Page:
“When you ask people explicitly about responsibility, they tend to report what they think reflects best on them,” said Professor Patrick Haggard (UCL Institute of Cognitive Neuroscience), senior author of the study. “We wanted to know what people actually felt about the action as they made it, and about the outcome. Time perception tells us something about the basic experiences people have when they act, not just about how they think they should have felt. Our results suggest people who obey orders could actually feel less responsible for the outcomes of their action: they may not just be claiming that they feel less responsible. People appear to experience a sort of distance from the outcome of their actions when they are obeying instructions. It’s important to distinguish between how our minds generate our subjective feelings of responsibility, and the objective facts of responsibility. Of course, just feeling less responsible does not mean that you aren’t responsible, and shouldn’t be held responsible by society. In the end, society has to deal with the objective facts of what an individual does.”
The researchers think their results could have wider social relevance, outside the laboratory.
“There are many situations where people obey orders: in fact, society sometimes requires people to obey an order to do something unpleasant”, said Dr Emilie Caspar, first author of the study. “Think of a soldier who is ordered to shoot at an enemy in the legitimate defence of his country. Our study shows that people under orders may not feel responsible for what they do. Perhaps that explains why so many people appeared to obey coercive orders, in Milgram’s experiments. Our findings have several practical implications. First, maybe people can be trained to feel more responsible: that might allow them to resist orders that are inappropriate. Second, our results could be particularly important for people who give orders. If people who follow orders feel a reduced sense of responsibility for their actions, then perhaps people who give orders should feel increased responsibility. For example, in some forms of government, a minister is held responsible for the actions of the civil servants working in their department. Society needs to carefully manage this kind of distribution of responsibility.”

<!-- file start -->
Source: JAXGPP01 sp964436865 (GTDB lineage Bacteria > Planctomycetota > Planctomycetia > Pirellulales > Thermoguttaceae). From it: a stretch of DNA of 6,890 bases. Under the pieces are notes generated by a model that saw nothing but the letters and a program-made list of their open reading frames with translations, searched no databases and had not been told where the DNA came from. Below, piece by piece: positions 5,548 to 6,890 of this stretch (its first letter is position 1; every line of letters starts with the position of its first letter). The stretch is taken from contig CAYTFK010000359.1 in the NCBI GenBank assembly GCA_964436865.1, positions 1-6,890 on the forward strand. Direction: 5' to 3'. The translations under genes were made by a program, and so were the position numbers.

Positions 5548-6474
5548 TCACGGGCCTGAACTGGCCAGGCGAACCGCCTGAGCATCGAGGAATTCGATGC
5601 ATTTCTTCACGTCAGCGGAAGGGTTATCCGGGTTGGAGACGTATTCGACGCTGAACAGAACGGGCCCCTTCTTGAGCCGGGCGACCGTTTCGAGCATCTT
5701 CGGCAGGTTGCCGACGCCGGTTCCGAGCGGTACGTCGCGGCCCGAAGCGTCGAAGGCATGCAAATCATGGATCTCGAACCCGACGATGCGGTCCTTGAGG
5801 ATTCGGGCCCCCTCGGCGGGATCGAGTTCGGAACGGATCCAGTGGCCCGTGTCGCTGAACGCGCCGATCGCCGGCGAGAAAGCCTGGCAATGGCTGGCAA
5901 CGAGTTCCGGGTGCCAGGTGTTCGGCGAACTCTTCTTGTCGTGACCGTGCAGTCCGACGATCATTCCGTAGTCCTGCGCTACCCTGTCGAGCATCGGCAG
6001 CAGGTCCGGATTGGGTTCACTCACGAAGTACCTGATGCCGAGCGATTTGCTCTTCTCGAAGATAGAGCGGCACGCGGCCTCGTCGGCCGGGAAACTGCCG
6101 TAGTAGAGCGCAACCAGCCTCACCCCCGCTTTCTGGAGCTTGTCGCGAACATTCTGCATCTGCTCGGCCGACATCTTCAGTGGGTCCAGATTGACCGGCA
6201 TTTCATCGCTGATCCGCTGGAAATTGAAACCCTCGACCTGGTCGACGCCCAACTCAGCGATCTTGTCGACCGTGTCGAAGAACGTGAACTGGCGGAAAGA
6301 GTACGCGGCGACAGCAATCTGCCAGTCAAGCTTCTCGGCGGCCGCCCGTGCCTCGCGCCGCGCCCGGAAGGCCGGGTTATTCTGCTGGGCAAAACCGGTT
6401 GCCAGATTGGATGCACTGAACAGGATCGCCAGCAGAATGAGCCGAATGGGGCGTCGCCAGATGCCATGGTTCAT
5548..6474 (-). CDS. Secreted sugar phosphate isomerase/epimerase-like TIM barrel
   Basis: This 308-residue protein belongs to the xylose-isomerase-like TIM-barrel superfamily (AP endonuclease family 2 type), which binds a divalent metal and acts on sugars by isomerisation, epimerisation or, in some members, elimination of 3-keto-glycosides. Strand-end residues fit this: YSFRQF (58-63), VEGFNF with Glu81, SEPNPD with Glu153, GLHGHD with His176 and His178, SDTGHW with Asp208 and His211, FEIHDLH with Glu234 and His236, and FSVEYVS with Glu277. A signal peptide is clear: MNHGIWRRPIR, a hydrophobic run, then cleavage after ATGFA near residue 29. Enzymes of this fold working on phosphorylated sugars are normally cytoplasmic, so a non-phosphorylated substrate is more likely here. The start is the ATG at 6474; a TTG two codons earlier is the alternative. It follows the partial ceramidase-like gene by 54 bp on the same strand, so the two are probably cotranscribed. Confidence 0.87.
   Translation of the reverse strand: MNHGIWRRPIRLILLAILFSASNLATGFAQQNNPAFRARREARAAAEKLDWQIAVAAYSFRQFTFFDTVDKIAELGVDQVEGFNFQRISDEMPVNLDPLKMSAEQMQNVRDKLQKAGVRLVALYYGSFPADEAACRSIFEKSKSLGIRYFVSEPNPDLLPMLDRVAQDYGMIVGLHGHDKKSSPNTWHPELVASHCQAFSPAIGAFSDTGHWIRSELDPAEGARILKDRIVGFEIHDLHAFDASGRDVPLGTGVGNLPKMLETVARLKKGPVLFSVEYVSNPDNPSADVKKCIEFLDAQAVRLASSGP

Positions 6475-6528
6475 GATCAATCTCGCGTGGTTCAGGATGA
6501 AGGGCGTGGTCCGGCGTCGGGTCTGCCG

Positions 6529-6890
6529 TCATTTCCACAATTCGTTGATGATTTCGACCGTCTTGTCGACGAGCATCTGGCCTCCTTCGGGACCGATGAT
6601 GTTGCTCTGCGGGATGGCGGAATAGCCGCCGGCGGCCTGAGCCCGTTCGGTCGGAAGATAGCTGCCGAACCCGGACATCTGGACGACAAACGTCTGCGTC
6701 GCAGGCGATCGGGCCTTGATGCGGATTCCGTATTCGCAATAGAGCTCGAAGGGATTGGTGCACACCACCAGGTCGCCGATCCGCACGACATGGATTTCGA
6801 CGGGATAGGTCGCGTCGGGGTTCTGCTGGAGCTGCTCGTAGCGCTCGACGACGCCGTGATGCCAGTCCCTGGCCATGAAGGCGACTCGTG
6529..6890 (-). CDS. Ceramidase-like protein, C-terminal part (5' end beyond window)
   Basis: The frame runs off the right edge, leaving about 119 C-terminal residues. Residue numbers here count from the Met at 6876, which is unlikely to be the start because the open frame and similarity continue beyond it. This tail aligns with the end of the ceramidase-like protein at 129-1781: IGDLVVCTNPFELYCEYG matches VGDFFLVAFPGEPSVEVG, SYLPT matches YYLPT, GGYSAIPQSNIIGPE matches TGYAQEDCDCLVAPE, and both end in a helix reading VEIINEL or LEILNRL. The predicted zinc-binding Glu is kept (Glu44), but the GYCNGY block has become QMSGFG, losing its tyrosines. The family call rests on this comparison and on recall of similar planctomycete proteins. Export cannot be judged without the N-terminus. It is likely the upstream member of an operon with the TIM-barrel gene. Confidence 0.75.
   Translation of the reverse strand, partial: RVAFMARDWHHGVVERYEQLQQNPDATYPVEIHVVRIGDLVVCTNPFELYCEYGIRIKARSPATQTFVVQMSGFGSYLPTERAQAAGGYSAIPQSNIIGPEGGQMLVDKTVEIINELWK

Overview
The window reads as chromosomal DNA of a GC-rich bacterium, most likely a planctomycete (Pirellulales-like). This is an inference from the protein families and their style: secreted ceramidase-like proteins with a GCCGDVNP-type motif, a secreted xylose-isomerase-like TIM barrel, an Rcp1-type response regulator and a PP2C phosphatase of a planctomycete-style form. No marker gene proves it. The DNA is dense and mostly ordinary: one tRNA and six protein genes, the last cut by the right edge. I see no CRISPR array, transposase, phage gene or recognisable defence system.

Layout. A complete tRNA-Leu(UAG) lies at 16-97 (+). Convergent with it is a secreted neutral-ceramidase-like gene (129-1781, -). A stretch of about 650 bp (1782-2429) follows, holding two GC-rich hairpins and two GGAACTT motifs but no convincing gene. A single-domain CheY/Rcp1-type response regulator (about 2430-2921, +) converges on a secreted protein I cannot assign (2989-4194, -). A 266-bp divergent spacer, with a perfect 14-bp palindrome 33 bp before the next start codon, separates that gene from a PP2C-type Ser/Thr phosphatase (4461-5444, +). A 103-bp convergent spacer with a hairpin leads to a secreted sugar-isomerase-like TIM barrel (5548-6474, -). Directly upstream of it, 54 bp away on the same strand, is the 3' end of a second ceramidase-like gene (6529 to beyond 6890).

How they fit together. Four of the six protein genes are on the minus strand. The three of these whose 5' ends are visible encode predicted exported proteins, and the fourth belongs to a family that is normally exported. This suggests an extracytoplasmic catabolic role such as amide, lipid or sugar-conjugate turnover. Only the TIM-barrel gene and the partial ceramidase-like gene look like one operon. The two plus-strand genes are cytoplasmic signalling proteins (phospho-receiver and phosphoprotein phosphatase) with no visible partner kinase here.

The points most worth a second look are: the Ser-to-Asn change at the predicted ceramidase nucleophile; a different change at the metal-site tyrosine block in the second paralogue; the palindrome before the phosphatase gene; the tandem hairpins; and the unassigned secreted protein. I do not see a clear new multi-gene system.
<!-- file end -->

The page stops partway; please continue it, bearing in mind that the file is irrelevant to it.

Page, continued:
“It is hard to see how society could function without a sense of responsibility”, concluded Haggard. “We therefore need to understand the factors that influence people’s feelings of responsibility, so we can manage those factors: it’s a topic where psychology and politics become quite close.”
- Research paper in Current Biology
- Professor Patrick Haggard's academic profile on IRIS
- Université Libre de Bruxelles
- UCL Institute of Cognitive Neuroscience
- Experimental set-up in the coercive condition (courtesy of Emilie Caspar Ph.D)
Tel: +44 (0)20 3108 3844
Email: h.dayantis[at] ucl.ac.uk